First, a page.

During a recent conversation with someone who has enjoyed all my books, I was asked what writing had cost me. This wasn't meant in a financial way, more in terms of what social or personal changes I may have experienced.
As a child, books were always my best friends. I’m not sure if this was the result of being an early reader or the fact that being an army brat and constantly on the move taught me very early on the pain of parting from friends. After the second or third posting, I didn’t bother trying to make them and kept pretty much to myself. I became an observer rather than someone who participated in whatever was going on.
The bonus, though, of each new school was discovering its library and there, I excelled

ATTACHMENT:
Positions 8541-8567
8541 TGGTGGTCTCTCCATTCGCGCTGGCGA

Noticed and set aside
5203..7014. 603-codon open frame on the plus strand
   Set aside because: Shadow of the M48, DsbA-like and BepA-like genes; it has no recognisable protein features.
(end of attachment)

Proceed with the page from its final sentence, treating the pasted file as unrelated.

In my early teens, I switched from reading to writing. I was absolutely convinced I had what it took to be an author. I tinkered with writing, gaining on the way prizes for essay writing at school and good passes in English Literature and Grammar (taught as separate subjects back then) in my GCE exams - this, I think, would have been the equivalent of graduation.
Once I was married and had a family, I was always writing something, from annual reports at work to stories for my kids. But then I decided to write a book for my daughter. It took me two years to complete but it satisfied me in a way that reading did not. Writing days were
Over the years I know my writing has set me apart, a little. The days when I’ve said ‘no’ to this or that proposed outing because I wanted to write has caused coolness in some friendships and ended others. The times when I have been uncommunicative because I was deep in my story have not necessarily been understood, either. Joining a writing group was the best thing I ever did because being with other people who ‘get it’ is a great place to be.
Overall, writing has given me much more in terms of satisfaction than just about anything else, so for me, there has been far more reward than cost.